Trans Internet-Zeitschrift für Kulturwissenschaften 16. Nr. April 2006

4.2. Virtuelle Gemeinschaften | Virtual Communities
Herausgeber | Editor | Éditeur: Gerald Ganglbauer (Sydney)

Dokumentation | Documentation | Documentation

Coding & Decoding The Chat World

Anca Irinel Teleoacă ("Lower Danube" University, Galati, Romania)


Human-computer-interaction engenders new English which arise among e-mailers and chatters, both delivering electronic messages which are blends of two different forms of communication, namely, spoken and written and which display many properties of oral conversation.

The present paper concerns the language of computer-mediated-communication and the unique features it displays at three levels: lexicological (the use of acronyms), pragmatic and semantic (the use of the paralinguistic, nonverbal features, viz. emoticons, as well as special lexis like lurking, flaming, or spamming,) and spelling (other kinds of graphics), etc.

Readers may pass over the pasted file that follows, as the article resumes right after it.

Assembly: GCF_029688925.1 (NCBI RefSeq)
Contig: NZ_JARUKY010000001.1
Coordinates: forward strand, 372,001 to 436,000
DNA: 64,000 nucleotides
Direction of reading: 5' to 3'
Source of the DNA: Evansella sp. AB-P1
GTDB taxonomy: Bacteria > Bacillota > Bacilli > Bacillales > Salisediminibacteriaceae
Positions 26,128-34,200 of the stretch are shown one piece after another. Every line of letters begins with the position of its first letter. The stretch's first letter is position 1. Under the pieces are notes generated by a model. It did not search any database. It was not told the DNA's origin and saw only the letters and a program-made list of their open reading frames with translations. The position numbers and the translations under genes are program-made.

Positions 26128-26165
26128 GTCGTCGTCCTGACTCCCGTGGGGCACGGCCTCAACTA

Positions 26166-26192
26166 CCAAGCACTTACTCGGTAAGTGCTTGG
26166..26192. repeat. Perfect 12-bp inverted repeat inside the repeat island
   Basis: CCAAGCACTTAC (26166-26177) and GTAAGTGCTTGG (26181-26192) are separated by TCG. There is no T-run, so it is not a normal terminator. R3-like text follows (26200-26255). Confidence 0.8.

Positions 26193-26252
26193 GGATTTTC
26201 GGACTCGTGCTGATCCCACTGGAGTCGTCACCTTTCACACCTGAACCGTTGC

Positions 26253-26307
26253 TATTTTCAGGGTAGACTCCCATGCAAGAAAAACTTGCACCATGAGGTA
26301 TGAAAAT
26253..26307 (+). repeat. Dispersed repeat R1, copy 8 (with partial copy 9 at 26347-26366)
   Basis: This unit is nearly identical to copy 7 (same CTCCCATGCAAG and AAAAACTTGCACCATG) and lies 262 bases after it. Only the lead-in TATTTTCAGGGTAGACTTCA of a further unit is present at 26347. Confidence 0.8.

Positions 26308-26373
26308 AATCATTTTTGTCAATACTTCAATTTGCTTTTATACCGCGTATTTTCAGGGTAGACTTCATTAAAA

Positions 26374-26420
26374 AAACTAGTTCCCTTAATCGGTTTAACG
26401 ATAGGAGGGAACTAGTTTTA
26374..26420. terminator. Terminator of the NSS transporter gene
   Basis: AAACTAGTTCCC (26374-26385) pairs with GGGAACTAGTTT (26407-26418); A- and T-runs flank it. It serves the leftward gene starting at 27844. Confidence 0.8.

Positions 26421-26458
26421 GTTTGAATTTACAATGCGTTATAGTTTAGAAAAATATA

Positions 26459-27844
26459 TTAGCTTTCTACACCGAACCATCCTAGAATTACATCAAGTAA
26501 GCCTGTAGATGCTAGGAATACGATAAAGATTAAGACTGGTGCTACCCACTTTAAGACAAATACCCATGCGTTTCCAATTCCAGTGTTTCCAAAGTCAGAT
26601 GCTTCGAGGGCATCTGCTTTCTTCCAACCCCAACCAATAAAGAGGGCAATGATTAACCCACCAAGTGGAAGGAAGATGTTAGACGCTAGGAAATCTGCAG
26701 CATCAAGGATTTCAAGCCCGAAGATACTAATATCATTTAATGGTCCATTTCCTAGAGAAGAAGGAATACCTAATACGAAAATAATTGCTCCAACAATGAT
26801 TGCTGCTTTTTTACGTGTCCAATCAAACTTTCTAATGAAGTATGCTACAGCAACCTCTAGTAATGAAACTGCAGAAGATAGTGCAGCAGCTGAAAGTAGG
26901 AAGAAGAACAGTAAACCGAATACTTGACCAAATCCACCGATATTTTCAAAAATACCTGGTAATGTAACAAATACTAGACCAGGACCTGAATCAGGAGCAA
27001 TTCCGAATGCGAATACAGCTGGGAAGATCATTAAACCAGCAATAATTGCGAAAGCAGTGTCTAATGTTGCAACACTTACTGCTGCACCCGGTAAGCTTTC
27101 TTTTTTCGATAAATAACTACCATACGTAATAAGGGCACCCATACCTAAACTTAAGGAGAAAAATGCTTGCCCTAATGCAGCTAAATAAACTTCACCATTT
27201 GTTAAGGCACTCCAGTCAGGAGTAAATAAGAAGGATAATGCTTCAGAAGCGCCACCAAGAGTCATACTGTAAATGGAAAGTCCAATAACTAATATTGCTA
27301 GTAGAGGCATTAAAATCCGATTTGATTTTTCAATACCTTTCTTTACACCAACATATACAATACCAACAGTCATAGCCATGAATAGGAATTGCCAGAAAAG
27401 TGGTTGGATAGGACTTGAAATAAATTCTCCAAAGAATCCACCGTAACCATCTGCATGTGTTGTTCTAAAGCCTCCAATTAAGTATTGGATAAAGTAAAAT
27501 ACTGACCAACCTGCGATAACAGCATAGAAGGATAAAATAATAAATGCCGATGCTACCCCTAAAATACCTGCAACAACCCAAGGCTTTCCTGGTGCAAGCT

The key words used in this paper are: speak-combined forms that point to an interpersonal communication different from our general knowledge of face-to-face conversation. Therefore, the paper will also look at the possibility of conversing with multiple anonymous, or not, interlocutors at a time thus breaking Grice's maxims of conversations.

It will conclude that the language analysed may be characterised, above all, as extremely original and spontaneous. A distinction between real versus virtual worlds has been highlighted in the sense that what is considered non-standard English in day to day life has become standardised and acknowledged 'when escaping reality and evading into virtuality'.